Major General Benjamin F. Butler | Image Credit: Wikimedia.org

Butler commanded the Department of Virginia and North Carolina. This included the Army of the James, which was working with the Army of the Potomac to lay siege to Richmond and Petersburg. He had recently commanded army troops in the failed assault on Fort Fisher, off the North Carolina coast. Two days later, another Butler-led project ended ignominiously when explosives failed to open the Dutch Gap Canal.

President Abraham Lincoln had employed Butler because, as a former Democrat, he held significant influence over fellow Democrats to support Lincoln’s Republican policies. But Lincoln had been recently reelected, so Butler’s usefulness was finished. When a group of Kentucky Unionists lobbied Lincoln to put the politician-turned-general in charge of their state, Lincoln told them:

“You howled when Butler went to New Orleans. Others howled when he was removed from that command. Somebody has been howling ever since at his assignment to military command. How long will it be before you, who are howling for his assignment to rule Kentucky, will be howling to me to remove him?”

Lieutenant General Ulysses S. Grant, the overall Federal commander, thought little of Butler’s military ability. It especially concerned Grant that Butler was next in line to command both the Armies of the Potomac and the James if Grant left the Richmond-Petersburg theater. From a practical standpoint, Grant needed someone more trustworthy for such an important assignment. Therefore, Grant wrote to Secretary of War Edwin M. Stanton on the 4th:

“I am constrained to request the removal of Maj. Gen. B. F. Butler from the command of the Department of Virginia and North Carolina. I do this with reluctance, but the good of the service requires it. In my absence General Butler necessarily commands, and there is a lack of confidence felt in his military ability, making him an unsafe commander for a large army. His administration of the affairs of his department is also objectionable.”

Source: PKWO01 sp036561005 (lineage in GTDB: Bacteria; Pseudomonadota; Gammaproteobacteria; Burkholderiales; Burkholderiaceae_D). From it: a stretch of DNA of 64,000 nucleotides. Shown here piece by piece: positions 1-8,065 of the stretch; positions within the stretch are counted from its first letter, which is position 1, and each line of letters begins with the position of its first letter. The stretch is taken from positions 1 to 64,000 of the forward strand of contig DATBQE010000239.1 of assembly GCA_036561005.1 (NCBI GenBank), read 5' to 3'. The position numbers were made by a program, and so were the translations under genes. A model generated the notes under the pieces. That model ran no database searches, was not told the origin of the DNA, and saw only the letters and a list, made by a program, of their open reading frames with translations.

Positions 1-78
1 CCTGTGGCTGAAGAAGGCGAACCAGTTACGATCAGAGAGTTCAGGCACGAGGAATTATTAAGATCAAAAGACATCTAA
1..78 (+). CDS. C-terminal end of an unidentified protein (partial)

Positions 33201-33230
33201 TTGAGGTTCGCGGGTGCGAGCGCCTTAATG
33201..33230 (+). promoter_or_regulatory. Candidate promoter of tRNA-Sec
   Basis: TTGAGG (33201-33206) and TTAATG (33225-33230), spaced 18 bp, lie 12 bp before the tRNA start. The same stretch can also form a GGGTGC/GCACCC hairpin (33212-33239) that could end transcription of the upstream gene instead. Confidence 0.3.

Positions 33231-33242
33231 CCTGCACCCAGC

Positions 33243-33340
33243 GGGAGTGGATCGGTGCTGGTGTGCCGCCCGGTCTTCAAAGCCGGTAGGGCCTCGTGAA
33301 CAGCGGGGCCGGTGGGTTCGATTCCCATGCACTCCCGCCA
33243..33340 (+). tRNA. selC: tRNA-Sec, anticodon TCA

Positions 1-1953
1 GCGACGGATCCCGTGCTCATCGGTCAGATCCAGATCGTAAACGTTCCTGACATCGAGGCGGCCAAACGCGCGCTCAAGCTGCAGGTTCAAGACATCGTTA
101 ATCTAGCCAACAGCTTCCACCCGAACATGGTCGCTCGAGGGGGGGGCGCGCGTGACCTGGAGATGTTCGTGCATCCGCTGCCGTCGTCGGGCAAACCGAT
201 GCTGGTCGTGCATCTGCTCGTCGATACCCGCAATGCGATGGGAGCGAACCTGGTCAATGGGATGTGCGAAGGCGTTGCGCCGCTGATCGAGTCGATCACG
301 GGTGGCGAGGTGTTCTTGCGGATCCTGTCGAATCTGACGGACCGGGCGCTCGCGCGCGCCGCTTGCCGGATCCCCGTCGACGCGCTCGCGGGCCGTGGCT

Grant mailed the letter on the 5th but found out the next day that Stanton had left for Savannah to meet with Major General William T. Sherman. So Grant moved the request up to Lincoln: “I wrote a letter to the Secretary of War, which was mailed yesterday, asking to have General Butler removed from command. Learning that the Secretary left Washington yesterday, I telegraph you asking that prompt action may be taken in the matter.” Lincoln obliged by quickly issuing General Order Number 1 on the morning of the 7th:

“By direction of the President of the United States, Maj. Gen B.F. Butler is relieved from the command of the Department of North Carolina and Virginia. Lieutenant-General Grant will designate an officer to take this command temporarily. Major-General Butler, on being relieved, will repair to Lowell, Mass., and report by letter to the Adjutant-General of the Army.”

Butler claimed that he had no idea he was being ousted. He later wrote:

“Everything of the official correspondence in relation to the current movements of the Army of the James went on without any intimation to me of any change of our official relations, and without any information as to any comment by Grant upon my report of the operations against Fort Fisher. I noticed nothing except, perhaps, a want of cordiality in his manner.”

But around noon on the 8th, Butler “received, through the hands of Colonel (Orville) Babcock, a crony of W.F. (“Baldy”) Smith, and a member of Grant’s staff, who I had always known was bitterly opposed to me, a sealed envelope” containing Lincoln’s directive. This ended the military career of the most controversial Federal commander in the war.

In 1861, Butler had refused to return fugitive slaves to their masters, calling them “contraband of war” and creating the first major controversy within the Lincoln administration over slave policy. In 1862, Butler earned the scorn of southerners for his dictatorial rule over New Orleans. Confederates called him “Beast” Butler in reference to the biblical Antichrist, and President Jefferson Davis had charged Butler with war crimes and authorized his immediate execution if captured (ironically, Butler had backed Davis for president at the contentious Democratic National Convention of 1860).